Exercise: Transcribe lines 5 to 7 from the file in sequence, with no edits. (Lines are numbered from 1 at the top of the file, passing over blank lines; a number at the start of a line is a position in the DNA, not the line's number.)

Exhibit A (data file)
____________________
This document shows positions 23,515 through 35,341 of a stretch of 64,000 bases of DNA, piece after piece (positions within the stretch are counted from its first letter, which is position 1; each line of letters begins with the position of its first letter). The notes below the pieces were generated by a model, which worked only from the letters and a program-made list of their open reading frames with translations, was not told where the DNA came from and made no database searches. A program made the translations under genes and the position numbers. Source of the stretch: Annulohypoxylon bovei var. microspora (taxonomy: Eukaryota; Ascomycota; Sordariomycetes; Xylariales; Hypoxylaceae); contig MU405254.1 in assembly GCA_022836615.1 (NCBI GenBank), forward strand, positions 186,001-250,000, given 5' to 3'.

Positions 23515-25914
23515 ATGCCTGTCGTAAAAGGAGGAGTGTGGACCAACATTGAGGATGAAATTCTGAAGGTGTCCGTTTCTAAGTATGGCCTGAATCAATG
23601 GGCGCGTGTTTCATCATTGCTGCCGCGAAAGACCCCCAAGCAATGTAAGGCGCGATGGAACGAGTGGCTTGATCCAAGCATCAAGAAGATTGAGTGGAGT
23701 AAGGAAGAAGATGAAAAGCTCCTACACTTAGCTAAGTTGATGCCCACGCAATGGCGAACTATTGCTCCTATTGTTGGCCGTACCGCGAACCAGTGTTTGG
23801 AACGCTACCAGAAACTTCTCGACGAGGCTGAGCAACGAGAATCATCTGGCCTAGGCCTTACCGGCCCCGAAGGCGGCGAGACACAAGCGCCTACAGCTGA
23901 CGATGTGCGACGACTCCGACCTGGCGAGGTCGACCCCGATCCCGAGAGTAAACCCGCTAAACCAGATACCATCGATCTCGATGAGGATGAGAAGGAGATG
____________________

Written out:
23701 AAGGAAGAAGATGAAAAGCTCCTACACTTAGCTAAGTTGATGCCCACGCAATGGCGAACTATTGCTCCTATTGTTGGCCGTACCGCGAACCAGTGTTTGG
23801 AACGCTACCAGAAACTTCTCGACGAGGCTGAGCAACGAGAATCATCTGGCCTAGGCCTTACCGGCCCCGAAGGCGGCGAGACACAAGCGCCTACAGCTGA
23901 CGATGTGCGACGACTCCGACCTGGCGAGGTCGACCCCGATCCCGAGAGTAAACCCGCTAAACCAGATACCATCGATCTCGATGAGGATGAGAAGGAGATG